LAS VEGAS — Alexa can now do much more than check an account balance. Robert Kirk, Founder and CEO of InterGen Data, Inc. demonstrated how Alexa could now handle a 529 account opening in minutes at the T3 Enterprise Conference in Las Vegas.
Showcasing just how quickly virtual wealth management tools have developed, Robert Kirk, founder and CEO of artificial intelligence-driven forecasting firm InterGen Data, smoothly executed an entire 529 account opening in minutes using only Amazon’s voice assistant.
The assistant never skipped a beat, asking Kirk all the questions an advisor would to open an account: Who was the beneficiary? How much would the monthly contribution be? What account would be funding the plan?
The application was built for a wealth management client, and what he showed off was a truncated version for the audience demonstration that took just two weeks to build. The point to the dramatics, he said, was to underline the pace of automation in financial planning.
"If you don't think about putting AI into your practice, [other firms] are going to take your business,” he said.
Despite a complex web of integration issues across the industry, AI’s increasing role in wealth management is one of the main factors rapidly shaping development of financial planning technology, firms gathered at this year's T3 Enterprise conference said.
Kirk, who formerly owned an RIA before turning to advisor tech development, said that AI and predictive analytics automation in wealth management would actually develop faster than most observers originally expected because the majority of clients all share many of the same life experiences.
In his experience, he counted only 54 data elements any system would need to track to manage the majority of accounts opened with an advisory firm. “The reality is when you are simplifying life, you only need a small amount of data,” he said.
There are some financial planning tasks that still cannot be easily translated for automation, such as estate planning, he said. But there are many accounts handled by an advisor that can be easily managed with AI and predictive analytics, he said.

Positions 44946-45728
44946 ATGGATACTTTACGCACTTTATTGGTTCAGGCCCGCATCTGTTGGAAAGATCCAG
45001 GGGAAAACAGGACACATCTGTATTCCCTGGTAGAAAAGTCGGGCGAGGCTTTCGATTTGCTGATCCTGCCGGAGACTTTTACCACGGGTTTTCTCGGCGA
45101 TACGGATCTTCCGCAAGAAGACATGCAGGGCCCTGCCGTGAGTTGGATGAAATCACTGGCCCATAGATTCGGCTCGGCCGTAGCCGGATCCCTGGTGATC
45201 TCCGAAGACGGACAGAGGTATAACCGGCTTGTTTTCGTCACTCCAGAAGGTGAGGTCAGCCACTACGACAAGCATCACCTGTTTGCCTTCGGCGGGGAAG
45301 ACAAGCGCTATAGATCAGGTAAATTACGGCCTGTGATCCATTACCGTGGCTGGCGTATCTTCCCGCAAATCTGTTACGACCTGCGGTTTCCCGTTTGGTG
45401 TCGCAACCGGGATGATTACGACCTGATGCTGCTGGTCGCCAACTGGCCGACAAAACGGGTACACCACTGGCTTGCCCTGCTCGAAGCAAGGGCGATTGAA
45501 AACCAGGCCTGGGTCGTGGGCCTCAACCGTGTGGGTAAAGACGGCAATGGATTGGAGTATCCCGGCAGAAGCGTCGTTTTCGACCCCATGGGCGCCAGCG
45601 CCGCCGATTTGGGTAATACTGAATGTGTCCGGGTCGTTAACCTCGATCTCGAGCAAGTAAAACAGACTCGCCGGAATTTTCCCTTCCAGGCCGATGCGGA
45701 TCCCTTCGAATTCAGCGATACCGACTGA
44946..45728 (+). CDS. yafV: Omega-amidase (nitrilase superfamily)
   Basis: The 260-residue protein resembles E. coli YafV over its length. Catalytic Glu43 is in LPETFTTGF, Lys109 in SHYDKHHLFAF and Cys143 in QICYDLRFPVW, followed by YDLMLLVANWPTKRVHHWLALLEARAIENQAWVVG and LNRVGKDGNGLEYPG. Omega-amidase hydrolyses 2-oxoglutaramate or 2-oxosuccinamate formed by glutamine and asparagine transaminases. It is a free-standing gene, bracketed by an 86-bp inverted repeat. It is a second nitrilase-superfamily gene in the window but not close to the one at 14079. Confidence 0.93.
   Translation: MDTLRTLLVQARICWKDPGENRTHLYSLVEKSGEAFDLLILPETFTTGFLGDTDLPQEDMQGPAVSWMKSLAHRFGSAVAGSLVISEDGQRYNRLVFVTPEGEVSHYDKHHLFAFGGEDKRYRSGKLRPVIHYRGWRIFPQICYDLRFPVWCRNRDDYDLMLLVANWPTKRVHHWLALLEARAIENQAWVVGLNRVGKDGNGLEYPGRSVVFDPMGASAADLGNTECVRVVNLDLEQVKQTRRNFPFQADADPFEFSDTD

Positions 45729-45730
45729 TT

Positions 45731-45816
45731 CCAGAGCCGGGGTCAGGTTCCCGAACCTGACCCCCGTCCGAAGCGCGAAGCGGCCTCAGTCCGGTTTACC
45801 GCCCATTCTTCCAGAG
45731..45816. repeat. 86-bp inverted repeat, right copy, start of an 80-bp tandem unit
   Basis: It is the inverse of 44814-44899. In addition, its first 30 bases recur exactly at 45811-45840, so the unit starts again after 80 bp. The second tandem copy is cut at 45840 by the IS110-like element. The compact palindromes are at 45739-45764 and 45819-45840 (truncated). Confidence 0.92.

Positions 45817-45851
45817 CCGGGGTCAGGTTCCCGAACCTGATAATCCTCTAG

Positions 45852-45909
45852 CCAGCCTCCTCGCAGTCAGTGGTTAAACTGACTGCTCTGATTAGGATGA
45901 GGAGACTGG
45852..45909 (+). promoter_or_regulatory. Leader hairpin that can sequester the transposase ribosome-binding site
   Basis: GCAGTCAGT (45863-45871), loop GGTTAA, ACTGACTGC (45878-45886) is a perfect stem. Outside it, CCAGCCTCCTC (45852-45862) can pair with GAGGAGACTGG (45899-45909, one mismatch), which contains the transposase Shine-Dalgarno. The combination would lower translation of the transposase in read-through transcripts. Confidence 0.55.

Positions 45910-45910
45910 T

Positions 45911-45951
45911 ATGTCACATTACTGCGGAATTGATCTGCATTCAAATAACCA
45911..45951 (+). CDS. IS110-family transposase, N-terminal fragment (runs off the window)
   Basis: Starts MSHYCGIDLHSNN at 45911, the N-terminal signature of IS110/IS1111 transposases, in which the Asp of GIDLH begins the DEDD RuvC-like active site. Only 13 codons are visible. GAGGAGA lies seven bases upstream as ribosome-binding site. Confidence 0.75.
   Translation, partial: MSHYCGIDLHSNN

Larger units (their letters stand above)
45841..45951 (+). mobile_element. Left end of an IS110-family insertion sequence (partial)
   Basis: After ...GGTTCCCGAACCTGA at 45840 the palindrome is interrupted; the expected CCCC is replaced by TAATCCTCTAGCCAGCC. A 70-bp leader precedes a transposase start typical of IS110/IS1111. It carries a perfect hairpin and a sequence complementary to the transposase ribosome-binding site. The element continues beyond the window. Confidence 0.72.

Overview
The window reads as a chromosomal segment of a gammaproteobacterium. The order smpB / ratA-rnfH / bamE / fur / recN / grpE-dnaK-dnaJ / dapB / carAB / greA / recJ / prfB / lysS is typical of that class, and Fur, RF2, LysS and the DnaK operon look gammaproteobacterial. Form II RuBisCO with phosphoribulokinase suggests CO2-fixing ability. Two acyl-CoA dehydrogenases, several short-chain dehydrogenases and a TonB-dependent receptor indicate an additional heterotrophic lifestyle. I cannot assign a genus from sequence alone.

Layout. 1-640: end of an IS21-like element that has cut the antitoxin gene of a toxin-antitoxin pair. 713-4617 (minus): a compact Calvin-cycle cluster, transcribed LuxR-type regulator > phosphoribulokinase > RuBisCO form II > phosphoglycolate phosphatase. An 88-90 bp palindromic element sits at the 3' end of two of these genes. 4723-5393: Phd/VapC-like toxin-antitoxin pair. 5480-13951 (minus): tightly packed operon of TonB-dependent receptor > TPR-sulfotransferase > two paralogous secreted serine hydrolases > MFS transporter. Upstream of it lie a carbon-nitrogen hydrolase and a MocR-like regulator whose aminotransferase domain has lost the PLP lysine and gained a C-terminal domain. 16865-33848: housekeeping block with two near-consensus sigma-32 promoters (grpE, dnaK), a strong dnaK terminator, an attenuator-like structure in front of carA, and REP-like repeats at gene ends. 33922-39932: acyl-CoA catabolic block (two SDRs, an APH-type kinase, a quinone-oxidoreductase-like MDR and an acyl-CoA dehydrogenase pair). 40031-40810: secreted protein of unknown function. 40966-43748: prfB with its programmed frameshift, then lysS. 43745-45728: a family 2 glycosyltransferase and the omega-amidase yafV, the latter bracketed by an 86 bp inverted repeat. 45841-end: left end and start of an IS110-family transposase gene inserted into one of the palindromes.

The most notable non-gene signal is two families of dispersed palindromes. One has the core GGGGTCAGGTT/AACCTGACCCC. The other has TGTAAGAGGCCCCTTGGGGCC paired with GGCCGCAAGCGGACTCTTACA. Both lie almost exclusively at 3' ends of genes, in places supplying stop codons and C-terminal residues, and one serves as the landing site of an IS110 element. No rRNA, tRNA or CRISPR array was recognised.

“Opening an account for a child is easy, you can come relatively close to predicting those first 18 years,” he said. “Accounts for a blended family, though they are more complex, you’re still managing for the same life events in the end.”
Kirk and fellow presenters agreed that another major factor confronting wealth management firms and independent advisors is the effect of Amazon and other big tech firms on the level of service that clients now expect and how quickly they will have to deliver.
“There’s still one thing we can’t keep up with, consumer expectations,” said Igor Jonjic, product manager of advisor solutions at Fiserv.
According to a study by the financial services provider, the majority of wealth management customers want all their interactions and information delivered at the speed and simplicity of a search engine query, he said. Sixty-eight percent of clients, he said, want to be able to know about their accounts at any time, immediately.
But the big stumbling block the industry faces in achieving that desired response, Jonjic said, was that even now, too many advisors have tools that are not integrated with one another or sharing data.
“What use is your financial planning tool if it can’t use the information in your CRM?” he asked.
Centralized systems where data is controlled and ordered in unison has to become the standard, he added. “A cohesive platform allows data to flow freely from one domain to another, so advisors don’t have to waste time consuming the same information over and over again,” he said.
Chris Fesler, Apex Clearing’s chief technology officer, was even blunter in his diagnosis. “The problem isn’t people – stupid systems induce bad behavior,” he said.
Fesler said that meeting customer demands in technology would require an examination about how practices in the industry could be changed. From his perspective, that includes the practice of custodians holding a percentage of cash positions in portfolios, and the distribution fees attached to mutual funds.
“Financial services doesn’t create a lot of transparency for consumers,” he said. “They’ll describe it as a little swampy, a little crooked; that they are trusting a handful of people, crossing their fingers and hoping they are not getting suckered.
“I really feel embarrassed and uncomfortable about the way we make money in this industry, I believe it doesn’t have to be that way,” he said. “The new generation demands full transparency.”
Quizzed on another industry buzzword — blockchain — Fesler said he was concerned that many firms were turning to distributed ledger technology without an understanding or real purpose for its use. (In September, Apex announced it would support cryptocurrency investment access.)
"It is a powerful and incredibly smart bit of technology, but I don't know how it changes things or makes them better," he said. "I don’t know anybody knows. The only real application to date is crypto, and most people still don’t know what's happening there."
Suleman Din is technology editor of American Banker and Financial Planning. Follow him on Twitter at @sulemandn.